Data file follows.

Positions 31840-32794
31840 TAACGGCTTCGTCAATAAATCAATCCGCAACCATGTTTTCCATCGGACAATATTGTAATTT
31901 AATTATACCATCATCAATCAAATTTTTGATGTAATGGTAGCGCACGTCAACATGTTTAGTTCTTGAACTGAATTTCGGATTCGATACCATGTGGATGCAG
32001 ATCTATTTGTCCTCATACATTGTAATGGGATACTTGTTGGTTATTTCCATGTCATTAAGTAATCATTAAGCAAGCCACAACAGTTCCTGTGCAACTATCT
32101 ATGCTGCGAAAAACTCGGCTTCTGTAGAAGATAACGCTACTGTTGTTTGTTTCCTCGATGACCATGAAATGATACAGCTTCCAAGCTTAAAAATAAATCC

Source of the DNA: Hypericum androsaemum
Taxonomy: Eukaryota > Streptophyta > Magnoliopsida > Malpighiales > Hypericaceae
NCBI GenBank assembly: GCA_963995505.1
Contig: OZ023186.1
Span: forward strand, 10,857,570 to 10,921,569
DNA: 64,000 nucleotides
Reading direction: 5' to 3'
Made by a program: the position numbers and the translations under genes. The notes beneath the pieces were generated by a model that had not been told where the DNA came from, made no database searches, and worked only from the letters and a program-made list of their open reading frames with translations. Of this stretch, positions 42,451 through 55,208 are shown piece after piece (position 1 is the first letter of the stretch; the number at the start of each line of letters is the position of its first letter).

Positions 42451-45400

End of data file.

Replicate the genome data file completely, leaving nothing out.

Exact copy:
Positions 31840-32794
31840 TAACGGCTTCGTCAATAAATCAATCCGCAACCATGTTTTCCATCGGACAATATTGTAATTT
31901 AATTATACCATCATCAATCAAATTTTTGATGTAATGGTAGCGCACGTCAACATGTTTAGTTCTTGAACTGAATTTCGGATTCGATACCATGTGGATGCAG
32001 ATCTATTTGTCCTCATACATTGTAATGGGATACTTGTTGGTTATTTCCATGTCATTAAGTAATCATTAAGCAAGCCACAACAGTTCCTGTGCAACTATCT
32101 ATGCTGCGAAAAACTCGGCTTCTGTAGAAGATAACGCTACTGTTGTTTGTTTCCTCGATGACCATGAAATGATACAGCTTCCAAGCTTAAAAATAAATCC

Source of the DNA: Hypericum androsaemum
Taxonomy: Eukaryota > Streptophyta > Magnoliopsida > Malpighiales > Hypericaceae
NCBI GenBank assembly: GCA_963995505.1
Contig: OZ023186.1
Span: forward strand, 10,857,570 to 10,921,569
DNA: 64,000 nucleotides
Reading direction: 5' to 3'
Made by a program: the position numbers and the translations under genes. The notes beneath the pieces were generated by a model that had not been told where the DNA came from, made no database searches, and worked only from the letters and a program-made list of their open reading frames with translations. Of this stretch, positions 42,451 through 55,208 are shown piece after piece (position 1 is the first letter of the stretch; the number at the start of each line of letters is the position of its first letter).

Positions 42451-45400